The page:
If the passenger jeepney groups had their way, an P8 to P9 fare will soon be charged to the riding public within the year, and that’s certainly not good news in the wake of the reinstatement of the P40 flag-down rate for taxis.
A Cebu Daily News story that appeared last Saturday (“Cebu jeepney groups petition for fare surge”) reported that the Cebu Integrated Transport Service Multipurpose Cooperative (Citrasco) asked for a price surge on their P1.50 fare rate hike petition for time covered and distance traveled during heavy traffic.
Reinforcing their petition for an additional P1.50 fare rate was their request that they adopt the price surge scheme being implemented by motorists contracted under transport network services operators like Uber and Grab Car/Taxi.
Citrasco’s chairman Benjamin Yu said their proposal would be for an additional P1.50 during peak traffic hours — that’s 7 a.m. to 9 a.m. and 5 p.m. to 7 p.m. — or P8 and P6.50 during non-peak traffic hours.
As a commuter who had sometimes used Grab Taxi if personal funds allowed it, it was obvious to me and others who had contracted these transport network services that the jeepney operators are merely adopting the price surge scheme to justify their fare rate petition, conveniently using the traffic congestion as basis for their demand.
Obviously unlike the private motorists contracted under Grab or Uber, jeepneys aren’t airconditioned and don’t pick up commuters from their office, school or other points of origin.
Instead due to heavy traffic, commuters have to compete for space in passenger jeepneys which load and unload passengers even in non-designated areas which are usually choke points for traffic in Metro Cebu.
I’m sure the operators and drivers of passenger jeepneys will blame the commuters for forcing them to stop and load in these areas, but when commuters are stranded for hours due to traffic or the rains, don’t expect them to stand idly by and stare forlornly at every passing vehicle.
No, the second they spot a passenger jeepney or a taxi if they can afford it, they will rush towards it and elbow anyone who stands in their way to secure a seat or ride.
That’s a pretty common sight in most areas of Cebu City like in Barangay Mabolo especially from 9 to 10 p.m. when the rush hour traffic is expected to slow down and make room for those running late at night which easily number in the hundreds.
I should know, I am among those who jostle for a seat in passenger jeepneys at night and I hate the experience. I hate having to wait for hours on end with a crowd of commuters for a jeepney or taxi ride especially during a late night downpour after a long day in the office. And that’s just in Cebu City.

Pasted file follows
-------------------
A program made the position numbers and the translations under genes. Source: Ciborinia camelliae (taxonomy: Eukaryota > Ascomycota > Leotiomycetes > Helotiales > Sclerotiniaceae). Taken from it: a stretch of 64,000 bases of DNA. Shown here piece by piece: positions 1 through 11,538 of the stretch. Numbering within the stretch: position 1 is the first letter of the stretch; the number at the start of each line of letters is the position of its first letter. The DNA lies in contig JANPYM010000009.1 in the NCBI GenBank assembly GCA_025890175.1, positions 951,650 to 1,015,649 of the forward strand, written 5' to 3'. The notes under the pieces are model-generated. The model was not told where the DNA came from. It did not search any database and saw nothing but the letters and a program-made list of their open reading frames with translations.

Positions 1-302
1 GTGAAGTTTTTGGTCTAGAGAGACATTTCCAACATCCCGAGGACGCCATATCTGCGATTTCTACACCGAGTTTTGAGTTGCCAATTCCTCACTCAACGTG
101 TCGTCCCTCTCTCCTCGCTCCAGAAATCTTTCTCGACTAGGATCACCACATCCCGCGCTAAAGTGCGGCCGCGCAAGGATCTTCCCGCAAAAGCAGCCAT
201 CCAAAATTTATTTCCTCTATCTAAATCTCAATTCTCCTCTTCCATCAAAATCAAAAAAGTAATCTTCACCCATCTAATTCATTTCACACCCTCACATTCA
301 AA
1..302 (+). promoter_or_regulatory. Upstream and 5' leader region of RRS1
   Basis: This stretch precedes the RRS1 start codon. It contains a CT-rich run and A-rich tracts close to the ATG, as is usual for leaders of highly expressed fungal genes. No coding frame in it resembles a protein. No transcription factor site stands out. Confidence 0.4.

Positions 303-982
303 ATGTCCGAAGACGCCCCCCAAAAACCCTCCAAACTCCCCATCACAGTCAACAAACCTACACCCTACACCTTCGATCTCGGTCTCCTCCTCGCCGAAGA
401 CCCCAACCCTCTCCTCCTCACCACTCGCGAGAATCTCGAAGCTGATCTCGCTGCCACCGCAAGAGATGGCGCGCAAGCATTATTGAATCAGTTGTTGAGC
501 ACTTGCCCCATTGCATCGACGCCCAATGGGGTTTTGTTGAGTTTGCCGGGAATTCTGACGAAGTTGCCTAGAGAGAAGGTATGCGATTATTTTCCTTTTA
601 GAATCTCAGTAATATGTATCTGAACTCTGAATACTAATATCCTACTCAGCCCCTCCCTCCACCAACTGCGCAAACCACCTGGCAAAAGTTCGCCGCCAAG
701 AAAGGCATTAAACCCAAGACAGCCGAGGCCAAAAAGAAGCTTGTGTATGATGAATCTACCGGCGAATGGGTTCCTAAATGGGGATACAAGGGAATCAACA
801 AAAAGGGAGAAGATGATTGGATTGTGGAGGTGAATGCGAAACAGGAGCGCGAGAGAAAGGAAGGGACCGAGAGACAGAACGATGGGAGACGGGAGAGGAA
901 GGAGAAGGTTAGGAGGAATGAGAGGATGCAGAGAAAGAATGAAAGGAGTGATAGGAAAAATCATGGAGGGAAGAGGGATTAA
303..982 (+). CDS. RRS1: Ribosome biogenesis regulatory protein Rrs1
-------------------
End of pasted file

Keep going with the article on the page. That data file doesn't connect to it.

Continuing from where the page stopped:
If it sounds like I’m whining, well then I think it’s better than going medieval on any jeepney or taxi driver who refuses to pick me up as a passenger.
Besides last time I checked, we are living in a democracy even if that democracy is being pushed to its limits by a foul-mouthed president.
Last I heard, commuters in Lapu-Lapu City have it worse and I don’t mean just the traffic congestion; jeepney operators under the the Basak Lapu-Lapu City Jeepney Operators and Drivers Association (Balacjoda) are asking for a P1.50 fare rate increase and an additional P1.50 fare rate surge or an additional P3 to the current P6.50 fare rate.
Of course there would be the usual wrangling and haggling for fare rates between the transport groups, the consumers (if any) who bother to show up during the public hearing at the Land Transportation Franchising and Regulatory Board (LTFRB); but in the end, an P8 or P9 fare rate increase is not a remote possibility.
In every scenario, even when the government lowered the flag-down taxi rate to P30 but failed to enforce it on taxi operators and drivers who still got away with charging the P40 fare rate, the hapless commuter always loses in the end.
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In pushing for a fare rate increase, the jeepney operators cited the usual litany of reasons like the rising fuel costs, prices of spare parts and rising costs of living.
Now they have the traffic congestion as another reason to justify their fare rate hike petition, but what’s to stop jeepney drivers and their dispatchers from charging P8 or an extra P1.50 to their passengers even during non-traffic peak hours?
Either way, they gain something which they would say isn’t much and they would end their argument with their usual catchphrase “magsinabtanay na lang ta (let’s come to an understanding).”
The problem with this is that these operators and drivers want the riding public and the government, which also shares the onus if not the greater part of the blame for the heavy traffic congestion, to understand the issue on their own terms.